The eyebrow-raising success of Strawberry Frog in winning Credit Suisse's global branding task moves the spotlight of world advertising once again to Amsterdam. The Dutch creative centre already enjoys a reputation as the hothouse of continental Europe. And as Mark Cunningham, the chief executive of the Amsterdam-based TBWA Campaign Company, points out, its performance is in many ways second to none. 'If you look at Cannes awards per head of population, nowhere else can match Holland,' he says. 'This agency alone won more awards last year than the entire German ad industry.'
Holland's reputation as a creative hub has been further enhanced by the domination of Wieden & Kennedy's Amsterdam outfit over the rest of the network, particularly the apparently subservient London office. Much-admired local outfits such as Kessels-Kramer have added to the city's reputation for experimental creative. Now the Frogs, as Credit Suisse's new agency refers to its staffers, are looking to play the same game in the territory of multinational networks such as McCann-Erickson. 'Our whole business idea is challenging big corporate ad agencies for international accounts,' Scott Goodson, Strawberry Frog's co-founder, says.
But to what extent is Strawberry Frog's success an achievement of Amsterdam?
The agency draws its staff from 14 different countries, including ten from the UK, and does not seem to think of itself as essentially Dutch.
Goodson himself is Canadian and founded the outfit alongside a Dane, Caren Drakenberg, last year. 'When we set up, we had a long look at London as well,' he says. 'The trouble is, it's outrageously expensive to start a business there.'
There is an unusual contradiction in Dutch advertising's international profile, with foreign imports such as the W&K breakaway 180 boosting the country's international reputation for funky creative, while being almost ignored by the local industry surrounding them. 'Wieden & Kennedy and 180 are very good, but the Dutch advertising industry would not consider them Dutch agencies,' Nick Hough, Leagas Delaney's managing director, who spent three years in Amsterdam with Lowes, says. 'They often forget to mention them in the press and they often don't win the Dutch awards that they enter.'
That could be because local agencies can boast a genuinely creative-led approach that Dan Wieden would go green at. 'More work in Amsterdam is done based on intuition and experience,' Hough says. 'The market is less bogged down with research and so creative ideas don't suffer the death of 1,000 cuts that they often do here. Dutch marketing is very entrepreneurial in outlook and clients are much more responsive to creative ideas. Some of these are ludicrous but others hit the mark.'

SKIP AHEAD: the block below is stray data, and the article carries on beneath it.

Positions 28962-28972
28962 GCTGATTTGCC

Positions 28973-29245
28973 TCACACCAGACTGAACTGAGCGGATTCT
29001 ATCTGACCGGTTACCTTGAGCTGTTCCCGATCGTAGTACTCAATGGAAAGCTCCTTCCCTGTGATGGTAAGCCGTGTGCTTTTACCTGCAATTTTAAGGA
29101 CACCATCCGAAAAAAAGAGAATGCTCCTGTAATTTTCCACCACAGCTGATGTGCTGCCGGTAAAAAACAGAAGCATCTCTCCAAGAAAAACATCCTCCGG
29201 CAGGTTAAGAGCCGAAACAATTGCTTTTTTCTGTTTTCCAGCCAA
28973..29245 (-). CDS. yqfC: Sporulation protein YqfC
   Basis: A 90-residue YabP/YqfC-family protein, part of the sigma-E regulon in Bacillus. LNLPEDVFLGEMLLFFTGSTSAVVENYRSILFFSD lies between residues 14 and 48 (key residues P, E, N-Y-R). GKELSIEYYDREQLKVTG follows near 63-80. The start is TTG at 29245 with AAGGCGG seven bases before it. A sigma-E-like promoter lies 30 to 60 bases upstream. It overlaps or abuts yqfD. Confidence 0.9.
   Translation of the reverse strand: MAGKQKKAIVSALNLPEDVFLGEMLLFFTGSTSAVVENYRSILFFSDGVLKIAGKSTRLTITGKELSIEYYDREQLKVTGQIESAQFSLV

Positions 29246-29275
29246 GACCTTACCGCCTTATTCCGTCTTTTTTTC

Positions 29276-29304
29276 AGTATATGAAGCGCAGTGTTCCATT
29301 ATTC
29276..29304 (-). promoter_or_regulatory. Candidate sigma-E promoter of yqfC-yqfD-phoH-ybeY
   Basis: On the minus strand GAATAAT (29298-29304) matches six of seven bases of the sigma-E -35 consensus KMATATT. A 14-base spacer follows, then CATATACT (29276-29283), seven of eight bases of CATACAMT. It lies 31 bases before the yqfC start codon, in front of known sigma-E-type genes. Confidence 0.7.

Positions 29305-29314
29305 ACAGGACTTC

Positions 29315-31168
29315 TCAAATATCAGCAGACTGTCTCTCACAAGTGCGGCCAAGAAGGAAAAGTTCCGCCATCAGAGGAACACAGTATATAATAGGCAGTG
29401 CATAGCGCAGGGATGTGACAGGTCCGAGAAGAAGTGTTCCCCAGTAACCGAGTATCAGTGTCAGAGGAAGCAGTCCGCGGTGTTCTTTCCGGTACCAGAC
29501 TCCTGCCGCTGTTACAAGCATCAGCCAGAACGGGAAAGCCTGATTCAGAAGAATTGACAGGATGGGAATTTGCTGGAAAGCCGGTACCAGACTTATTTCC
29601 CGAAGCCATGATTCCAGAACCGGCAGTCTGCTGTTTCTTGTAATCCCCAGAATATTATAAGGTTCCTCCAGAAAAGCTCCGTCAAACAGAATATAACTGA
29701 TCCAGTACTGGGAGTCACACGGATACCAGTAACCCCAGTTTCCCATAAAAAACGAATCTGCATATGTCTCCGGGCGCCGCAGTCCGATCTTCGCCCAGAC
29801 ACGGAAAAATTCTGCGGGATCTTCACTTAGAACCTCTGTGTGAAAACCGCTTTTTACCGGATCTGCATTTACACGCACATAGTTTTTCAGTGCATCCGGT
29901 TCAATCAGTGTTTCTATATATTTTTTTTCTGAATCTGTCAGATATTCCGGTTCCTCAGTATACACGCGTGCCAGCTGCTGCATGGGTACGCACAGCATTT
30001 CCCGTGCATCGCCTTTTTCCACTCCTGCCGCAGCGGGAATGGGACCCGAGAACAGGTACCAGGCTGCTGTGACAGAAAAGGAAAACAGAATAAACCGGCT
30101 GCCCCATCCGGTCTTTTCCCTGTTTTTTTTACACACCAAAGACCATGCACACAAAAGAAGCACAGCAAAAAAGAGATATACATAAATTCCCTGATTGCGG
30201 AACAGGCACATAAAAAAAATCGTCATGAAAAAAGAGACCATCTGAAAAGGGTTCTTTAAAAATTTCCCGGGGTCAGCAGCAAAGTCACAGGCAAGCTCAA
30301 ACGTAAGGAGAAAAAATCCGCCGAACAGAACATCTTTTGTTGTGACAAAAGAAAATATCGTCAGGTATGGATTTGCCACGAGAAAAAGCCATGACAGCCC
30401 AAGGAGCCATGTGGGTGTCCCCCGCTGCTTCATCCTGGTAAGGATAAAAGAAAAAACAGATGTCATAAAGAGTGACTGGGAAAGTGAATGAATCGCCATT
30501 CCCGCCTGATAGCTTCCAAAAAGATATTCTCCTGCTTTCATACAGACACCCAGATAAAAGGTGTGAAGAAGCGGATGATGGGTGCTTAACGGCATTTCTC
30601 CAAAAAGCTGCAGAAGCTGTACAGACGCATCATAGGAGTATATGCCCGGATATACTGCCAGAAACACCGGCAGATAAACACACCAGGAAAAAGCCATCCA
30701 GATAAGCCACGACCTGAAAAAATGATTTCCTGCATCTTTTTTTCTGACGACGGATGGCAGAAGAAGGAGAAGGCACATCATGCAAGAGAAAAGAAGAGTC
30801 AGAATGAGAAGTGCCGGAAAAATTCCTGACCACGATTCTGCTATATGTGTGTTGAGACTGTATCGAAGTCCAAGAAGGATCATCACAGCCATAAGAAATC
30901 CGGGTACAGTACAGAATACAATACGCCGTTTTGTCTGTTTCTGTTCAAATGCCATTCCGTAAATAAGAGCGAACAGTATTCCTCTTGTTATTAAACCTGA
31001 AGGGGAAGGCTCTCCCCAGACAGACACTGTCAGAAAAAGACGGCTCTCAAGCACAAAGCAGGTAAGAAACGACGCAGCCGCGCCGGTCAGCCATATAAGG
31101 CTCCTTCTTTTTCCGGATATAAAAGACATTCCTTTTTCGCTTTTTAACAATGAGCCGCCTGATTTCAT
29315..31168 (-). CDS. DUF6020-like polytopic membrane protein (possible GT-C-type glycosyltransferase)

According to Hough, this willingness to experiment comes down, in the end, to money. 'The cost of media is relatively cheap and therefore it's less of a problem for clients to take the occasional risk,' he says.
However, it's unlikely that the potential lunatic streak in Dutch advertising is solely due to the balance sheet. Local creatives may not conjure up their scripts over chunky reefers down the Grasshopper, but there is something different in the air in Amsterdam. The country's forward-thinking legal culture isn't unconnected to the ad industry's risque style. 'This is a very tolerant society,' Cunningham says. 'People don't tend to have double standards on issues and that keeps things more open. People here think the English thing about hiding nipples in ads is particularly silly.'
Of course, experimentation, by its nature, doesn't always equal success.
According to Hough, anyone plonking themselves in front of a Dutch TV and expecting a transcendent experience during the commercial breaks would be disappointed. 'There's a lot of rubbish,' he says. 'I don't think the overall standard is higher than the UK, there are just more peaks.'
The Kessels-Kramer co-founder Johan Kramer agrees that his homeland still has some way to go in terms of advertising quality. 'There are more great agencies in London,' he says. 'We're still not there yet.'
Kramer points to his own agency's experience to illustrate the most surprising failing of Amsterdam's agencies. Despite its reputation abroad, international clients are under-represented among Kessels-Kramer's accounts. 'When we first started we had much more international business,' he explains. 'We've been sleeping for a few years and a lot of clients have gone to London instead.'
It's a strange failing, because the Dutch industry seems ripe for expansion abroad and yet many local agencies seem content to leave that to the likes of W&K and Strawberry Frog. Amsterdam is one of Europe's foremost commercial hubs, with companies such as Nike and Tommy Hilfiger racing to establish headquarters there. Tolerance to other cultures, and a tradition that encourages fluency in foreign languages, particularly English, could give Kessels-Kramer and the rest a considerable start over UK competition.
'Amsterdam's a great platform to go after business in Paris, Milan and Berlin,' Goodson says. 'A French agency would have problems winning a German client but people don't feel so threatened if you're based in Holland.'
And international competition shouldn't depend on Amsterdam remaining indifferent to foreign clients for long. 'We're focused on being an international agency once more,' Kramer says. 'That's where our new-business drive is.' If that's an attitude that's reflected across the city, then the Dutch won't be relying on Strawberry Frog to take care of international business for much longer.
This article was first published on Campaign